calm at work

Get more done and be calm at work!

calmI don’t know where you work but I imagine that no matter what field you are in, you experience the chaos, high-stress levels and the constant pressure of deadlines that I do. With these demands at work, not to mention what you must do for your family/personal life, I can only imagine the desire to choose multitasking and never saying no as a way to get EVERYTHING done. But be warned, there is science behind the finding that this path will lead to a quick slide into burnout and disliking your job.

As I noted in my self-care post burnout can happen over time, it may progress so slowly that you don’t notice it until you are acting out over something that you normally wouldn’t react to or find yourself not wanting to go into work anymore (the Monday morning blahs every day of the week.)

This should be a sign (hopefully you catch it sooner than later) that you need a change. You need to find time to care for yourself and honor your needs. It can feel like a challenging and often impossible task, so I have created a list of tips and ideas that you can implement today. These are not just for you. Grab your favorite coworker, your “work wife” or “husband”, and do some self-care.

Here are some awesome ideas:

sit at your desk and tune into your breath, take 3-5 minutes to monitor your breathing. Ask yourself have you been breathing from your belly or your shoulders? Have your breaths been long or short? Where are your shoulders (when I am stressed I find they have migrated to ear level. Not good.) How is your posture? Are you holding a posture of dignity (upright but not military straight, finding strength in your belly and rolling your shoulders back and down)?

move your eyes. Look over your computer to an object in the distance then look back. This is a way to check in with the present moment and know you are not lost in cyber space.

take a walk or leave your desk and pace around your cubicle farm or office space.

change the lighting where you sit. There are awesome florescent light covers you can purchase or make yourself to replace with soft lit lamps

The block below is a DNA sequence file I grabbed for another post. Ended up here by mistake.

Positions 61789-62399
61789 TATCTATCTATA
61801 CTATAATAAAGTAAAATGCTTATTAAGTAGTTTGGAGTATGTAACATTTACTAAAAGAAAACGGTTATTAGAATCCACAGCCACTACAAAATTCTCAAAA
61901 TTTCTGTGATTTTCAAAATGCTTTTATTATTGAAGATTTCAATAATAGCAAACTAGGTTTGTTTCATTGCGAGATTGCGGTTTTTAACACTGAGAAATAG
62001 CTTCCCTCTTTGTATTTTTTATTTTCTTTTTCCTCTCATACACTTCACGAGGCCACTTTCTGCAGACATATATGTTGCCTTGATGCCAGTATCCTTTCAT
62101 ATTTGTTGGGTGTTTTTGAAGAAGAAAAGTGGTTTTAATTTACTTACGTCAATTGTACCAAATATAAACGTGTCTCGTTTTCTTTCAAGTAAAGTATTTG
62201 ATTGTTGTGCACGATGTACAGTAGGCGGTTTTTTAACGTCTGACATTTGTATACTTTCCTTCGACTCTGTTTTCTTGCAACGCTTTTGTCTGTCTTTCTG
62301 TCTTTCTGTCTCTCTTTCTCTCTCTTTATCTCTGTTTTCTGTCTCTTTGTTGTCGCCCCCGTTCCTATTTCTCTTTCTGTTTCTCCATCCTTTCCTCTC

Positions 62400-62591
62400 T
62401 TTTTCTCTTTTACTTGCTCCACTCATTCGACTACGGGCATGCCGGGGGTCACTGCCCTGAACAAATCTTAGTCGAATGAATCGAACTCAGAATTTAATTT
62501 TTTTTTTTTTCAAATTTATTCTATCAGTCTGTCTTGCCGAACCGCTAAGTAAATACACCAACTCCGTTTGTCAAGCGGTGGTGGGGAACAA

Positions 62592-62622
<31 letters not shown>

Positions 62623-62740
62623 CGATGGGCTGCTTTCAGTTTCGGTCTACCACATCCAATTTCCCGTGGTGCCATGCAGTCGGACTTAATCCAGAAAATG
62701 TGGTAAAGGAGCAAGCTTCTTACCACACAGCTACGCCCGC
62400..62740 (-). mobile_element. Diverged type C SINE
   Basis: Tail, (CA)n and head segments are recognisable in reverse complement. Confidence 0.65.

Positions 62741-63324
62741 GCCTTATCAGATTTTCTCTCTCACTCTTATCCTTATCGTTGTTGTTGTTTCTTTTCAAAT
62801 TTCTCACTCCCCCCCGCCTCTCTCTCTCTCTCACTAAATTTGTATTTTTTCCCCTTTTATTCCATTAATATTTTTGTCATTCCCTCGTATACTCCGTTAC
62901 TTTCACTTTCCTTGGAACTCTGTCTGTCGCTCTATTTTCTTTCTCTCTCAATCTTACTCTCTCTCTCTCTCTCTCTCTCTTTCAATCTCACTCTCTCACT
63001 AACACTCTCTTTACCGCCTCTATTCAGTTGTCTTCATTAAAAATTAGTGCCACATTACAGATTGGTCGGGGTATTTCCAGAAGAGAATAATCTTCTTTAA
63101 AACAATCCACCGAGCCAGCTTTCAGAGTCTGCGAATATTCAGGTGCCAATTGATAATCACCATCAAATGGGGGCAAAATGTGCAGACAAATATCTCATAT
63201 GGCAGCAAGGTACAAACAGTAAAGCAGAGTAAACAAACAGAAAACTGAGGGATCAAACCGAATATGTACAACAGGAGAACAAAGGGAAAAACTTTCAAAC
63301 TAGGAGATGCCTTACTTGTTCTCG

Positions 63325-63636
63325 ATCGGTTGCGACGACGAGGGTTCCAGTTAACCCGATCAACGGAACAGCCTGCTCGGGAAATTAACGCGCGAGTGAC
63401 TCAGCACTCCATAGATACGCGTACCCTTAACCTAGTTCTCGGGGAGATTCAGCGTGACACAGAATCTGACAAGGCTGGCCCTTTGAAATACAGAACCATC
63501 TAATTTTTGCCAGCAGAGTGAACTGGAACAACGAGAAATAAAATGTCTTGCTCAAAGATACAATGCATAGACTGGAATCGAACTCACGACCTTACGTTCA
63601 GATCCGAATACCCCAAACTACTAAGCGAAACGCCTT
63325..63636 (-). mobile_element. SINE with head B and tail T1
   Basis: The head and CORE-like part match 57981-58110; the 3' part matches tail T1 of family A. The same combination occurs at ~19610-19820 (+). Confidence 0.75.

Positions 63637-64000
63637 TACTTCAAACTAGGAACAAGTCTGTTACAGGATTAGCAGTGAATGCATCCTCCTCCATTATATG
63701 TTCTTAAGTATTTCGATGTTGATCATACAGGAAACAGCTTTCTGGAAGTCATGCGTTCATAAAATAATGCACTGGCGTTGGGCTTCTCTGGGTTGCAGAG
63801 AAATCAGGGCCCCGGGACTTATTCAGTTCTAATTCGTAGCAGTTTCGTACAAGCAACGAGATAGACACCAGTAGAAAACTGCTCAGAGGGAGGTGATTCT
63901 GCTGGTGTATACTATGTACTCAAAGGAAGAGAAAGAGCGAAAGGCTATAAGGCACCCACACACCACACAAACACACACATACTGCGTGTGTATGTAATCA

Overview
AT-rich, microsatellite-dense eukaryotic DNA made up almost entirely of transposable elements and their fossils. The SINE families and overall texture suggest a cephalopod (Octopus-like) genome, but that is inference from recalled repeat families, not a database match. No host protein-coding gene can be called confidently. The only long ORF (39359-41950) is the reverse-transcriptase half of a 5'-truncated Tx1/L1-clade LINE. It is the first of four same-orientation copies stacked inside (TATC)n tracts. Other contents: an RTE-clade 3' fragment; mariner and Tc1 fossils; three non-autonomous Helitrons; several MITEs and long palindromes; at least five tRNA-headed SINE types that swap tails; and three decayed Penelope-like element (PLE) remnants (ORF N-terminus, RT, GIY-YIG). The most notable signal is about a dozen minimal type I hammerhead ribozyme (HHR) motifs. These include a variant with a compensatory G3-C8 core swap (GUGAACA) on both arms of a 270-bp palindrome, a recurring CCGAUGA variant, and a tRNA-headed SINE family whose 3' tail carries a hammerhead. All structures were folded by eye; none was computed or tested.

use a diffuser and bring your favorite scented oil (I’m a fan of peppermint, lavender and any combo of oils that are designed for stress)

track your water intake throughout the day and replace that time with one less Facebook or Twitter check in. You are more dehydrated than you think. Besides the endless benefits of drinking (http://greatist.com/health/reasons-to-drink-water) multiple glasses of water each day, you will have to pee more, providing you a steady stream (PUN INTENDED!) of bathroom breaks throughout your day.

do some grounding. Ask yourself what does the chair feel like underneath and behind you. Can you feel contact between your feet and the floor? (Take off your shoes!) Do your hands touch the rests on your chair, your desk?

take a bathroom break and hideout for a few minutes. Close your eyes and do some breath work, grounding or body scan to identify where you are holding stress and breathe into that space. (There is some risk in this one, but take the risk!) WHAT RISK? If the bathroom isn’t an option or just not your scene, step outside your building, feel the natural air on your skin and do the same activities that are listed above.

For a longer term goal, get approval to offer a lunchtime mindfulness group. Take 15 minutes to meditate, breathe and decompress. You won’t believe the clarity you will find in your work and personal life that can come with giving yourself a healthy time-out.

For those who are not ready to bring mindfulness to work
Can you notice two new things on your car ride or train ride or walk home that you didn’t notice before?

While fitting mindfulness into your daily routine may sound like a full time job (another lame pun, totally intended), it doesn’t have to be. I know I have come across guides and essays where the author instructs you to be mindful around your home in all of these ways that imply that the author doesn’t work, has a high income and lives somewhere amazing. I am not that author. You’ll find the small windows in your day that you can be present in. This task alone is a mindfulness practice because at this moment your mind is telling you “I dont have any free time during the day.”Im going to guess that you can take 30 seconds to try one of the practices above and do it daily. You can do anything for 10 seconds, let alone 30.

The next week find 60 seconds to be mindful and then see if you can recruit a friend to be mindful with you.

If you share these studies with your boss, you will win them over: You will be a better producer with better quality work if you are able to stay in the moment, take breaks and focus on one task at a time.

Mindfulness, Work, and You!

Doing


http://greatergood.berkeley.edu/article/item/three_benefits_to_mindfulness_at_work

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